Convict Life

Collection by Remembering the Past Australia

18 
Pins
 • 
153 
Followers
Remembering the Past Australia
The Settlement on Norfolk Island, May 16th 1790 / George Raper

"Black Caesar" First of the Bushrangers

John Caesar was a powerfully built West Indian negro, who had come to the colony in the first fleet, on March 14, 1785, he had been convicted at Maidstone and sentenced to seven years penal servitude and transportation.

Sydney 1830 [view of Woolloomooloo Bay and Garden Island]

"Black Caesar" First of the Bushrangers

John Caesar was a powerfully built West Indian negro, who had come to the colony in the first fleet, on March 14, 1785, he had been convicted at Maidstone and sentenced to seven years penal servitude and transportation.

`Botany Bay. Sirius & Convoy going in : Supply & Agents Division in the Bay. 21 Janry 1788' William Bradley

"Black Caesar" First of the Bushrangers

John Caesar was a powerfully built West Indian negro, who had come to the colony in the first fleet, on March 14, 1785, he had been convicted at Maidstone and sentenced to seven years penal servitude and transportation.

Entrance of Macquarie Harbour, Van Diemen's Land, 1819; Phillip Parker King, 1791-1856

Cannibalism of Convicts ... An Incident of Convict Life in Tasmania

About the close of 1830 the colonial papers recorded the escape from Macquarie Harbour of five of the convicts, two of whom only arrived at the settled districts, after a journey of 16 days through the woods. The following is an account given by one of the convicts given in confession prior to his execution.

Prisoner's Removal Warrant 1843

The Bushrangers - Part 9 - Sullivan's Gang

Part nine of "The Bushrangers" - Sullivan's Gang - Bathurst NSW

Convict Pass 1846

The Bushrangers - Part 7 - Donohoe, Underwood and Webber

Part Seven of "The Bushrangers" tells the story of Donohoe, Underwood and Webber who kept the NSW country in the vicinity of Liverpool, Windsor and Penrith in alarm for about four years. The article includes a narrative of Mr Flunkey then employed by Mr. Wilfred of Bringelly and a copy of a contemporary letter from Windsor detailing one of their daring escapades.

Ticket of Leave Passport 1846

The Bushrangers - Part 7 - Donohoe, Underwood and Webber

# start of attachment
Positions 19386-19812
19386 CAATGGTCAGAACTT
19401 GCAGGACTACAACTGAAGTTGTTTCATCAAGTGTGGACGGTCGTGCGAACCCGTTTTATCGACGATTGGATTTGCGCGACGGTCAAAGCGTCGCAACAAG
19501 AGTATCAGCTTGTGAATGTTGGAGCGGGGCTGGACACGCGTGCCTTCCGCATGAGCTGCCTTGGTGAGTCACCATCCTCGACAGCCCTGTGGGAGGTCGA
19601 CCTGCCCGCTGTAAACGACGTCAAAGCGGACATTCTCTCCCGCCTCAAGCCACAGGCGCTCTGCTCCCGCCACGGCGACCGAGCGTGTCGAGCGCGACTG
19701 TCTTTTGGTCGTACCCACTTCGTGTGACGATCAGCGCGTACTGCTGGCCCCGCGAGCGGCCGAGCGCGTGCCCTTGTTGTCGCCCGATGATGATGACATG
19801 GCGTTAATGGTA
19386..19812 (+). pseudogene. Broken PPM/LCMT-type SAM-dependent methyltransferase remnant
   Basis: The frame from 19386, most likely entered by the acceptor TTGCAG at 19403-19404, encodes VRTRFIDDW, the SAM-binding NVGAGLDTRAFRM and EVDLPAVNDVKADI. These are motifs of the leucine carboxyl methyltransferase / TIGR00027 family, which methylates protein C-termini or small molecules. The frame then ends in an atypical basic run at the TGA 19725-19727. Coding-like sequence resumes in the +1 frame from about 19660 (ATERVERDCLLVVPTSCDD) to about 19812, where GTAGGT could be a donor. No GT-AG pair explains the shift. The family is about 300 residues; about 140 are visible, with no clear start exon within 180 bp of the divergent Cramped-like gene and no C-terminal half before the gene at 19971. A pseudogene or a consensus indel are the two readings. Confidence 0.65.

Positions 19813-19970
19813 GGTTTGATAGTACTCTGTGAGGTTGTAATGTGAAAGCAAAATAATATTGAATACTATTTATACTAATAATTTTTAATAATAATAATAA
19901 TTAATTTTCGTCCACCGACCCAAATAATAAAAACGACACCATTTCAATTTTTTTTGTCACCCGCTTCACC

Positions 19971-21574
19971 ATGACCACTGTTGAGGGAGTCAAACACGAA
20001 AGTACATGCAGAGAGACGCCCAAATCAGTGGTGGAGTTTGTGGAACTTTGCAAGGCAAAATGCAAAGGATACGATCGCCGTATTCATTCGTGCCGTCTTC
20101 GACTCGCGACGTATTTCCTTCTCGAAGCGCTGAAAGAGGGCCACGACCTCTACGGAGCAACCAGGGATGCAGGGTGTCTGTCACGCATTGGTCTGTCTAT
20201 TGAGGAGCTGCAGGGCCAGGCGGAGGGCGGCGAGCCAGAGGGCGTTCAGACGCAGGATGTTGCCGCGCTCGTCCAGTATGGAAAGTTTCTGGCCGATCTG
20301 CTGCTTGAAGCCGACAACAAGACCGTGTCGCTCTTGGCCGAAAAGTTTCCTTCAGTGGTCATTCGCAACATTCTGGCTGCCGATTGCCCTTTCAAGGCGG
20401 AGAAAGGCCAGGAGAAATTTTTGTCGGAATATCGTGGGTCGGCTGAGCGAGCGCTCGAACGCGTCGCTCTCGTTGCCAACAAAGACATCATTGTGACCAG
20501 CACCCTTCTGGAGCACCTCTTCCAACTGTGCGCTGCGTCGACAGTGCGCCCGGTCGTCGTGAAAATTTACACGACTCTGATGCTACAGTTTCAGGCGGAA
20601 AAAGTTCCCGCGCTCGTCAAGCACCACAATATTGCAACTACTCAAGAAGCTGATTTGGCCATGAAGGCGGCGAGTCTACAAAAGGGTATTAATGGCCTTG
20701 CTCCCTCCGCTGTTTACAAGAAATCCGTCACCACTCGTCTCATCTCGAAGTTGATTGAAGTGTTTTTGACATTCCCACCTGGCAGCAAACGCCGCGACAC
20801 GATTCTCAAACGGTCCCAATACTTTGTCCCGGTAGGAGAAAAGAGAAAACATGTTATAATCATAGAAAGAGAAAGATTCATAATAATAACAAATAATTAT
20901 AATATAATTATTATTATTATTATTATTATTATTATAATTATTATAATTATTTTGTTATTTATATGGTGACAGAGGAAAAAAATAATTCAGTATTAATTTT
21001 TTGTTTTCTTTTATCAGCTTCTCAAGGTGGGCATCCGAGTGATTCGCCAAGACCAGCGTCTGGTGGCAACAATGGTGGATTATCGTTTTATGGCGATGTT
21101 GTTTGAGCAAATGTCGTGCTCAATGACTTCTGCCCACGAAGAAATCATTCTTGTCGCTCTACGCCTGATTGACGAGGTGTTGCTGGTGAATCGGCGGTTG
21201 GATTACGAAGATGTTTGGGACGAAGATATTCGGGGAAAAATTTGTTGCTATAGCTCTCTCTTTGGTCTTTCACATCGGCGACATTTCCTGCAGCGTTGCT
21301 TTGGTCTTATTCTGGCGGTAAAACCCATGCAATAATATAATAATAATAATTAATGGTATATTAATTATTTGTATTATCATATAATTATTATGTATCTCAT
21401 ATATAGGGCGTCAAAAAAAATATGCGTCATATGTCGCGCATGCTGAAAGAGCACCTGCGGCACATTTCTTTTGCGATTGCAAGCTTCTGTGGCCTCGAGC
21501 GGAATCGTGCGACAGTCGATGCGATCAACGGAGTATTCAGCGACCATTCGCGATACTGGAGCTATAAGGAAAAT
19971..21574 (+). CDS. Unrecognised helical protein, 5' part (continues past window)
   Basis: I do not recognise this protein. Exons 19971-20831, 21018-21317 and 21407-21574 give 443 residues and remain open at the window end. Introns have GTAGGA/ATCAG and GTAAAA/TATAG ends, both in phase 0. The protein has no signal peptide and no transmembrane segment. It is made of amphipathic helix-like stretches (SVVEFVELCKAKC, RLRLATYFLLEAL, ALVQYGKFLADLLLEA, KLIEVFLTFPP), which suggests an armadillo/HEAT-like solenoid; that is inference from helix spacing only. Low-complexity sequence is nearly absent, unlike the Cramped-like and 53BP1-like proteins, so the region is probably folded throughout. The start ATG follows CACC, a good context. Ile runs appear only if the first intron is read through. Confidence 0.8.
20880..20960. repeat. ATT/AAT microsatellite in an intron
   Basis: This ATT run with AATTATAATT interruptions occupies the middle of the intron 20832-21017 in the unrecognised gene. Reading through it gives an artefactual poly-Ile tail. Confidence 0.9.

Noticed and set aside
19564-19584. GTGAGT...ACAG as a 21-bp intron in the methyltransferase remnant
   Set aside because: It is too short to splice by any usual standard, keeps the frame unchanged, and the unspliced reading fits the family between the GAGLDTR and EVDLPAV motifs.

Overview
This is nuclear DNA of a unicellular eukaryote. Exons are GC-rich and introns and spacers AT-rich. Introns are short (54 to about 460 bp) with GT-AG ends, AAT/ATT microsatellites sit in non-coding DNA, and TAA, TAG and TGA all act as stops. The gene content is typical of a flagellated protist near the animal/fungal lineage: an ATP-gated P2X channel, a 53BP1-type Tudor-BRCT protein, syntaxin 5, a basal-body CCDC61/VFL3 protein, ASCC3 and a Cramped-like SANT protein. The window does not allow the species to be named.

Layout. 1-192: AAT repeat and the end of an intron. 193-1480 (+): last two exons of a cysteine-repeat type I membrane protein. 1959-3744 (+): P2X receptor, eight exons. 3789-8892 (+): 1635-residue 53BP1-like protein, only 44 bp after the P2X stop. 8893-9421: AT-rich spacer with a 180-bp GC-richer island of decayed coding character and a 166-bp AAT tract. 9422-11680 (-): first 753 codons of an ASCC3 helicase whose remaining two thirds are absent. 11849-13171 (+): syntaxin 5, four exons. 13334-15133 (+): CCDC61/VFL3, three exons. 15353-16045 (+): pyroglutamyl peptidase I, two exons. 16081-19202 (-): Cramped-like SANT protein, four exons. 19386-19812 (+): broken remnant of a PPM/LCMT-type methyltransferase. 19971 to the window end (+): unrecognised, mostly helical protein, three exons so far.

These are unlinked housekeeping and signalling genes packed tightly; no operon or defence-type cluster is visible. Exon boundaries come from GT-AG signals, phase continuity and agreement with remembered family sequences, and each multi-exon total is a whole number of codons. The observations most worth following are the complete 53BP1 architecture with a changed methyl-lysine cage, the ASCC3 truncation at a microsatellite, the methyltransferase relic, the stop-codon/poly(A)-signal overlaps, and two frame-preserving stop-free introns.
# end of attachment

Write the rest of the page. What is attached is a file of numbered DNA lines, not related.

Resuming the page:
Part Seven of "The Bushrangers" tells the story of Donohoe, Underwood and Webber who kept the NSW country in the vicinity of Liverpool, Windsor and Penrith in alarm for about four years. The article includes a narrative of Mr Flunkey then employed by Mr. Wilfred of Bringelly and a copy of a contemporary letter from Windsor detailing one of their daring escapades.

Escaped Convict Reward Notice 1843

The Bushrangers - Part 6 - Tasmanian Gangs - Cash, Kavanagh and Jones

Part six of "The Bushrangers" tells the story of three escaped Tasmanian convicts, Cash, Kavanagh and Jones, who managed to escape Eagle Hawk Neck.

Ticket-of-Leave

The Bushrangers - Part 2 - The Rise of Bushranging in Convict Days

Part two, continues the journey, now in NSW, of the rise of bushrangers in convict days.

Ann Rumsby 1802-1850 - The story of the pretty convict girl who had doctors fight for her, Marsden prosecute her and Governor Brisbane defend her.

Ann Rumsby 1802-1850

The story of Ann Rumsby - All through a convict girl - A leading Navy doctor was censured. Rev. Samuel Marsden was fined, and five members of the Parramatta Bench were dismissed. Indirectly she was also responsible, to a large extent, for radical changes in the system of government. She was the keystone of one of Parramatta's greatest feasts of scandal and rumour. The happenings caused a sensation throughout the country, and Parramatta, where the scene was laid, was the centre of a maelstrom…

Loss of the Neva Convict Ship 14 May 1835

Loss of the Neva Convict Ship 14 May 1835

The story of the Loss of the Neva Convict Ship, 14 May 1835, in the Bass Straits.

"The Hell Ship" — The Tragic Story of the "Chapman" Convict Ship 1817

"The Hell Ship" — The Tragic Story of the "Chapman" Convict Ship 1817

The tragic voyage of the "Chapman" convict ship resulted in 12 convicts being killed, 30 wounded, and the others starved and ill-treated for the remainder of the voyage. Includes transcripts of the Court Proceedings January 11 and 12, 1819, for the willful murder of John M'Ardle (Clements and Drake) and Daniel M'Cormick (Drake, Dewar, Bustead).

Aboard the Convict Ship Illustration

Aboard the Convict Ship Illustration

A reproduction of a double-page illustration in the official guide-book prepared for American visitors to the Success. The crude drawings are supposed to show the sort of horrors that were practised on the Success in the convict days, and include an absurd impression of the murder of Captain Price.

A Visit to the Cascades Lunatic Asylum in 1882 (The Former Cascades Female Factory)

A Visit to the Cascades Lunatic Asylum in 1882 (The Former Cascades Female Factory)

Scenes in a Lunatic Asylum was written by in 1882 by Mr. J. H. Glenny, upon his visit to the Cascades Lunatic Asylum in Tasmania.

Eagle-Hawk Neck Peninsula - The Bulldogs Platform - Port Arthur

Eagle-Hawk Neck Peninsula - The Bulldogs Platform - Port Arthur

Contemporary account of the Bulldogs Platform Port Arthur in 1866 along with a picture of Eagle-Hawk Neck Peninsula - The Bulldogs Platform - Port Arthur in 1891

Notice from the Committee of Management of the Female Factory - Parramatta - Assigned Female Servants - May 1832

Notice from the Committee of Management of the Female Factory - Parramatta - Assigned Female Servants - May 1832

Detailing change of terms for engaging Female Servants (Convicts) due to the high number of Servants being returned to the Government for minor infringements.